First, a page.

Movie Time


I've got two movie reviews for you today. And let me be clear....I have NO film expertise. I'm just a gal who likes watching movies...silly ones, serious ones, and especially documentaries. Both of today's films are currently in the theater. One is full of inspiration. The other is full of alluring confusion. Wild. And Birdman.

First, let me tell you about Wild starring Reese Witherspoon. This film is based on the best-selling memoir of the same name by Cheryl Strayed. Have you read the book? I haven't read the book and I really enjoyed the film. Witherspoon does an outstanding job as Cheryl Strayed...her gripping portrayal gives viewers a real sense of the raw grief-stricken wandering that Strayed's life took after the death of her beloved, courageous mother. Strayed spent 3 months walking the Pacific Crest Trail on her own...on the journey she confronts her deepest fears, anxieties, and regrets. By the time she finishes the 1000 miles, she is renewed and strengthened for a new chapter to begin. Great film. Highly recommended! Very inspiring. I left the theater ready to buy some hiking boots and face my fears!

Now, Birdman. I left the theater speechless and stunned...not sure whether I hated it or loved it, but pretty sure I hated it. My mom and I were going to go to the movie Big Eyes. But then I decided that I really wanted to see a comedy and Birdman is listed as a comedy online. I didn't know much about it, but I had Googled it and seen that it had very good reviews. So I thought, "Let's go for it!"

WHOA! It might be a comedy, but it is not of the Zoolander or Anchorman variety...or even The Life Aquatic of Steve Zissou or Lost in Translation variety. This movie is dark. Super dark. And mind-bending. Upon leaving the theater, I probably would have only given it a 3/10. But now, a few hours later, I'd give it a 5-6...if not higher. By tomorrow, who knows? I'm definitely still thinking about it. So if you judge movies by how much they get you thinking, then this is a very good film. But it didn't leave me feeling inspired or necessarily ready to face my fears. It left me pondering the meaning of art and the influence of ego and the nature of reality. And I thought I was going to see a hilarious comedy! My brain was not ready!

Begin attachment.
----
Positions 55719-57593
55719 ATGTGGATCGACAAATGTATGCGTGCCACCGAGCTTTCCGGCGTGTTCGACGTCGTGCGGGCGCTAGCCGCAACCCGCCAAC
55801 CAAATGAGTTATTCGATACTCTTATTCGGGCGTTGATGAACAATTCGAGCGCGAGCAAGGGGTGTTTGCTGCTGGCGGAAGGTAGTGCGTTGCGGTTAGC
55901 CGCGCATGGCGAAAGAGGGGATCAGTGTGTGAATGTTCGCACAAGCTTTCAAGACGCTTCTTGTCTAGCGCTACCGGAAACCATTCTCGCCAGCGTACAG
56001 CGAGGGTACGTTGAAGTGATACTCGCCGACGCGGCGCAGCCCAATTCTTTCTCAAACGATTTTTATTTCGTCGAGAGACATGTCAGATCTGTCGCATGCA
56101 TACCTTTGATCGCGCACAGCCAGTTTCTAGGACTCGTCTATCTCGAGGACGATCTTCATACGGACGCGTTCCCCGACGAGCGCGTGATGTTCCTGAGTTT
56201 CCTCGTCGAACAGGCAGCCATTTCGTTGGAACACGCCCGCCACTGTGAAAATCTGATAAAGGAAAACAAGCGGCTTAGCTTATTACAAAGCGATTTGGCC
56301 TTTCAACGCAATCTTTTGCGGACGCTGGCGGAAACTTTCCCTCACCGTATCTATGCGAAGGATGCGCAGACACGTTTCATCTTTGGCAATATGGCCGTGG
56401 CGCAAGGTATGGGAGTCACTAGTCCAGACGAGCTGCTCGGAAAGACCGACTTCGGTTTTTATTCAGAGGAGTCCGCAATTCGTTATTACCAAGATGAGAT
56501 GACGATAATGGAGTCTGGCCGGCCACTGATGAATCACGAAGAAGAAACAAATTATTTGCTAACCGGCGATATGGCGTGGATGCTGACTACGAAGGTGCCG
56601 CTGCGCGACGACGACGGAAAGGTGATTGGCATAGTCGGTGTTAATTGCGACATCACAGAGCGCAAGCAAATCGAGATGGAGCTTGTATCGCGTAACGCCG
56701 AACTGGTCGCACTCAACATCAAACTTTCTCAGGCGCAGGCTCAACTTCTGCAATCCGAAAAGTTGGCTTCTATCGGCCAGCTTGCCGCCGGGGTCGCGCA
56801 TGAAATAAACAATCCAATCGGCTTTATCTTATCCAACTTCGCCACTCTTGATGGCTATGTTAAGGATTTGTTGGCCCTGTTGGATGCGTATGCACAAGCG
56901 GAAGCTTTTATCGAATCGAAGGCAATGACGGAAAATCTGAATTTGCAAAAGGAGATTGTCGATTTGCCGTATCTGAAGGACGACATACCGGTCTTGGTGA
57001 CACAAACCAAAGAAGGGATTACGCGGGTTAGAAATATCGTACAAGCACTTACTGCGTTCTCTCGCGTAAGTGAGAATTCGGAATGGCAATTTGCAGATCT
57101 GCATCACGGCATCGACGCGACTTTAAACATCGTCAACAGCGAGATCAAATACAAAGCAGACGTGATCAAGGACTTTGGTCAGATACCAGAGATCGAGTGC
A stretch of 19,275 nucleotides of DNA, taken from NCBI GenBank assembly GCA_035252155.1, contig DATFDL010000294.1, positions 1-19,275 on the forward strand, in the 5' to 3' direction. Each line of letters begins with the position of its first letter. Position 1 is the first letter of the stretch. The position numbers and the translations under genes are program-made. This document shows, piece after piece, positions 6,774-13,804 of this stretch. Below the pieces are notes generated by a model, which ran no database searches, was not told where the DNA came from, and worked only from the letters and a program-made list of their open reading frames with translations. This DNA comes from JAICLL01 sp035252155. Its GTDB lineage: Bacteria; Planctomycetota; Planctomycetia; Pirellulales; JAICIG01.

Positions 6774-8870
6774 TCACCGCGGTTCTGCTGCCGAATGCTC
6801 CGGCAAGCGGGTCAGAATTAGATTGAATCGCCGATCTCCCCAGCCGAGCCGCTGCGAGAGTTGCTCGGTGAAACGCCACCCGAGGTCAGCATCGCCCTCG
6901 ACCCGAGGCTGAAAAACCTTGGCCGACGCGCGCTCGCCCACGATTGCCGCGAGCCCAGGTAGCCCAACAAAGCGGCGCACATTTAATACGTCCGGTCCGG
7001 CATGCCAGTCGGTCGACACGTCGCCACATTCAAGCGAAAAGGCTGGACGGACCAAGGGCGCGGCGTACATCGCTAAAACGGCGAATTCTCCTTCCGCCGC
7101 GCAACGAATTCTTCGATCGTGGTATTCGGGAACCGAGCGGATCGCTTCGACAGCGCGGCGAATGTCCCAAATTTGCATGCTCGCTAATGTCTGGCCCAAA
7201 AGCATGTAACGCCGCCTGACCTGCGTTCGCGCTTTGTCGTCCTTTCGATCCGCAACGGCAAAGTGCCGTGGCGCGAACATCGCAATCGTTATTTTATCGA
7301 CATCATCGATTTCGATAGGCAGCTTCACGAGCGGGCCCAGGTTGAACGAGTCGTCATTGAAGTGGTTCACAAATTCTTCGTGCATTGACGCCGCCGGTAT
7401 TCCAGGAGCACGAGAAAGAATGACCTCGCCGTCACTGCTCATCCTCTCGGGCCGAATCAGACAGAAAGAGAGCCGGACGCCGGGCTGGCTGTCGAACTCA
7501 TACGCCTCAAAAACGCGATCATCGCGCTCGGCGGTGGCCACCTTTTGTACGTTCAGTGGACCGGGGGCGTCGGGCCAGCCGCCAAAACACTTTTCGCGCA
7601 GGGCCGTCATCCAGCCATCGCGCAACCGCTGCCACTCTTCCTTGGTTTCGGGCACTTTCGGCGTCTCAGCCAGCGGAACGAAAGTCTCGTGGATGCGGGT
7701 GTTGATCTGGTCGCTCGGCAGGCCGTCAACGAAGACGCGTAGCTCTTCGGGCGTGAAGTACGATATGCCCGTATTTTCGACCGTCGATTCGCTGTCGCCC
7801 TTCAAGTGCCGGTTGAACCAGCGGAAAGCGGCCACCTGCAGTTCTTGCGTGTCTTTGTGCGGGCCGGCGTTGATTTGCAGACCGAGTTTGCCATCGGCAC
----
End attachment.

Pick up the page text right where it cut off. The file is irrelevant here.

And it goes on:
There is a lot of cursing, so if you see it, prepare your ears. It's a hard film to describe. Michael Keaton plays the leading role of Riggan Thompson. Riggan is a film actor who starred in a super hero franchise called Birdman. Now, in his 50s, he decides to adapt, direct, and star in a Broadway play. Right off the bat, the viewer discerns that Thompson is not a picture of emotional stability. Is he endearing? Not particularly. No one is in this movie. Except maybe Thompson's ex-wife. Each character is complicated. Very complicated.

When I first came out of the theater, I thought it was a lackluster movie attempting to be profound. I felt like it was trying too hard. But the more I have pondered it the last few hours, the more I think it actually is profound...and the director, Alejandro Gonzalez Inarritu, is perhaps quite courageous in making a movie that is so uncomfortable (I haven't seen any of his other films, but apparently they all have fairly dark, existential themes).

For me, it was hard to discern what exactly the director IS trying to say with this film. There are a lot of different themes going on, and it all melds together. It's also hard to discern which parts are true and which parts are Thompson's delusions.

If you're looking for a concrete movie experience with a very clear plot, this is NOT the movie for you. If you're looking for a gut-busting comedy, this is NOT the movie for you. If you're looking for a weird movie experience that leaves you perplexed and in deep thought and a bit frustrated that you went to see it at all, then check it out!

After the movie, my mom and I looked up some interpretations of the film online, and that was a fairly helpful exercise (here's the reddit feed with 2.4 billion spoilers...so don't look until you've watched). Overall, it seems like no one really understands it. But there are a lot of interesting commentaries and perspectives out there.

So, while I'd say I liked Wild better - it's pretty clear which film got more paragraphs in this blog post.

Bottom line: they are both good films in utterly different ways. But actually...they are both movies about people trying to make sense of the world and circumstances around them. Strayed finds her meaning on the Pacific Crest Trail confronting her fears and learning to accept herself and her story. Thompson finds his meaning...or perhaps, attempts to find his meaning...on the theater stage, clamoring for the affection and accolades of the masses.

I can hardly wait until Oscar season!

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